10:45 a.m. (AMC)— The Naked Jungle (1954)—Above-average jungle adventure directed by Byron Haskin, with Charlton Heston and Eleanor Parker. (DW)

*12:00 p.m. (TCM)— On the Town (1949)—Memorable MGM musical—three sailors with 24 hours' leave in New York City. Based on the show by Betty Comden-Adolph Green-Leonard Bernstein, with Gene Kelly, Frank Sinatra, Vera-Ellen and Betty Garrett. Directed by Stanley Donen and Kelly. (DW)

*2:00 p.m. (TCM)— Singin' in the Rain (1952)—Is there anyone who hasn't seen this film by now? Anyway, it's a remarkable musical, with Gene Kelly, Debbie Reynolds, Donald O'Connor, about the days of silent film. Stanley Donen and Kelly directed. (DW)

10:30 p.m. (TCM)— National Velvet (1944)—Elizabeth Taylor is dazzling as teenager determined to enter her beloved horse in the Grand National Steeplechase. With Anne Revere, Donald Crisp and Mickey Rooney; directed by Clarence Brown. (DW)

12:00 a.m. (FXM)— Julia (1977)—See 10:00 a.m.

Wednesday, June 16

8:00 a.m. (Showtime)— The Spiral Staircase (1946)—Taut thriller with Dorothy McGuire as a deaf-mute servant employed in a household in 1906 New England. Directed by Robert Siodmak. (DW)

8:15 a.m. (AMC)— Nothing Sacred (1937)—Fredric March is a cynical reporter who sets out to make headlines with the story of a Vermont girl (Carole Lombard) supposedly dying from radium poisoning. Ben Hecht wrote the script and William Wellman directed. (DW)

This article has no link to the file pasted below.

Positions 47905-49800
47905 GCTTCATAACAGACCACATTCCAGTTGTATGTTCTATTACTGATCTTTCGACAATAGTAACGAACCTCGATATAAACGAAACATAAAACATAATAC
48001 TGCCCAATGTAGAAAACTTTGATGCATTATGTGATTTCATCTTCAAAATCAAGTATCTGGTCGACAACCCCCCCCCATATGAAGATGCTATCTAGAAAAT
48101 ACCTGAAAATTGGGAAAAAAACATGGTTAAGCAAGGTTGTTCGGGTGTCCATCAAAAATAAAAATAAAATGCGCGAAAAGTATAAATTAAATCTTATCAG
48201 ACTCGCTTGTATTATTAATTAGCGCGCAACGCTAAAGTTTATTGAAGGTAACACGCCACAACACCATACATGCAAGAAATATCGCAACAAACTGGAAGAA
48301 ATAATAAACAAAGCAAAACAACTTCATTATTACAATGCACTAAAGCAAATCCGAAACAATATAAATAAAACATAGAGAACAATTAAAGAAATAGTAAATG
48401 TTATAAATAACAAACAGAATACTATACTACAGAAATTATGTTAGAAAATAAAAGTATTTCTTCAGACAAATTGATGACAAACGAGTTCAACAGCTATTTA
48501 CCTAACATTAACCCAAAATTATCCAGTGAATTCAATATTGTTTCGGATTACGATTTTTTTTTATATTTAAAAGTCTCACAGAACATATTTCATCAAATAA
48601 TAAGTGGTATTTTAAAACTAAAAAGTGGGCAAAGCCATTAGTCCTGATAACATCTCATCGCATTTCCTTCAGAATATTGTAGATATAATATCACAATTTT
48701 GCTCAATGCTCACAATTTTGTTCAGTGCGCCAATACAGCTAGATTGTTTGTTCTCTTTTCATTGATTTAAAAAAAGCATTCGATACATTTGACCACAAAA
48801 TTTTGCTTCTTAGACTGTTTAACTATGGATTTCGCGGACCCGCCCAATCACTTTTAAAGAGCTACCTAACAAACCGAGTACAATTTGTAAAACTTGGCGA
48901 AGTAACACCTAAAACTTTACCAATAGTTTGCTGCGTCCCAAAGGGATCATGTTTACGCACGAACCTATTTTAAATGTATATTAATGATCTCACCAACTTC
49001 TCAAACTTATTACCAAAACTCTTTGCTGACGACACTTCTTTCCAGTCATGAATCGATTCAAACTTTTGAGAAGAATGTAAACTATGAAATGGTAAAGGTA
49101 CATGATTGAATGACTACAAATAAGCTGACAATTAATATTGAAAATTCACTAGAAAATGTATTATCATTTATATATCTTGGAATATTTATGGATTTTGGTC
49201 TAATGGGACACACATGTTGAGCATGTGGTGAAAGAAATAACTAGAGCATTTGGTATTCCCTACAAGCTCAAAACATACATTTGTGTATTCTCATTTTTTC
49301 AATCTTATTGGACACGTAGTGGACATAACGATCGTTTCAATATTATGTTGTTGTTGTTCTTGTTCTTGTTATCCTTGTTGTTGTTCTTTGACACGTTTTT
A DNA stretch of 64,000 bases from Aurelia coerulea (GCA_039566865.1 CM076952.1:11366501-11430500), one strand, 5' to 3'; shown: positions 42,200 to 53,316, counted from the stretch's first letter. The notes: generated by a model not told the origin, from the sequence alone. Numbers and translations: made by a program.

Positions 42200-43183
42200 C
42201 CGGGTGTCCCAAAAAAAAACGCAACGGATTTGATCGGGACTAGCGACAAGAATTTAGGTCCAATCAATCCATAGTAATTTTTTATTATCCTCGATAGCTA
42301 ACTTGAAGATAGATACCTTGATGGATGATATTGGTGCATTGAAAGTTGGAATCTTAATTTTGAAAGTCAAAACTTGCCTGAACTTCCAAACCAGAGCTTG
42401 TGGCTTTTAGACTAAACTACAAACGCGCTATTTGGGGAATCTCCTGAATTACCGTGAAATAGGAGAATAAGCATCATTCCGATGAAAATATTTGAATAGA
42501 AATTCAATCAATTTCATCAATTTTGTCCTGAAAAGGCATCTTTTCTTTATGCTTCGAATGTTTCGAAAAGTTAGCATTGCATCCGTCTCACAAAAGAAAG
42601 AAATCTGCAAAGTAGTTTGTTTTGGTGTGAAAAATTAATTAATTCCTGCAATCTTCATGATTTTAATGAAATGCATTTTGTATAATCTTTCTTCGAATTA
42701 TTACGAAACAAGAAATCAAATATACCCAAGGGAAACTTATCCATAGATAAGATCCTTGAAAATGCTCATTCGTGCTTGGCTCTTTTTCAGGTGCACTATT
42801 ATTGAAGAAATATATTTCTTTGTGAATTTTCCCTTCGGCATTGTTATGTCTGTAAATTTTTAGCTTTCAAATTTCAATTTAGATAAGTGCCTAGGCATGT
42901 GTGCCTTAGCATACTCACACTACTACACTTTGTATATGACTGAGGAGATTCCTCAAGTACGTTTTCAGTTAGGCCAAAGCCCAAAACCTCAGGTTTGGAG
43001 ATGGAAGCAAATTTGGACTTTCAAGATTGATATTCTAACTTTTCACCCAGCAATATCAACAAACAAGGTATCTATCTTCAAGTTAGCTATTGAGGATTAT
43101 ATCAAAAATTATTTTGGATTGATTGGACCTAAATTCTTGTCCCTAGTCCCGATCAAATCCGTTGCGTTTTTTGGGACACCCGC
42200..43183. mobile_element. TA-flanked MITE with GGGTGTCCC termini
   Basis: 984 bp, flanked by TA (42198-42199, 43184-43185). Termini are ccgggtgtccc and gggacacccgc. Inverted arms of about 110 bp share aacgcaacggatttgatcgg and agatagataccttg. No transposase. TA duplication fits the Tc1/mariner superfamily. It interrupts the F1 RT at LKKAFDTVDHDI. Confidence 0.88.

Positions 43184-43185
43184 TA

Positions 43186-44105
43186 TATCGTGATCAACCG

11:30 a.m. (HBO)— Contact (1997)—See Sunday at 8:00 a.m.

*12:00 p.m. (TCM)— A Day at the Races (1937)—Marx Brothers' foolishness. Set in a sanatorium where rich and hypochondriacal Margaret Dumont is the most prominent patient. Directed by Sam Wood. (DW)

*2:00 p.m. (TCM)— A Night at the Opera (1935)—Along with Duck Soup, one of the Marx Brothers' best efforts. Unfortunately, a silly, uninteresting love story occasionally gets in the way. Directed by Sam Wood; with the inimitable Margaret Dumont, also Kitty Carlisle and Alan Jones. (DW)

2:15 p.m. (Showtime)— Young Frankenstein (1974)—See Sunday at 10:00 a.m.

5:45 p.m. (AMC)— Band of Angels (1957)—A remarkably complex look at black-and-white relations in Civil War America. Clark Gable plays a Southern gentleman with a past as a slave trader, Yvonne DeCarlo is a Southern belle who discovers she has black ancestors and Sidney Poitier is an educated slave. Directed by Raoul Walsh, from the novel by Robert Penn Warren. (DW)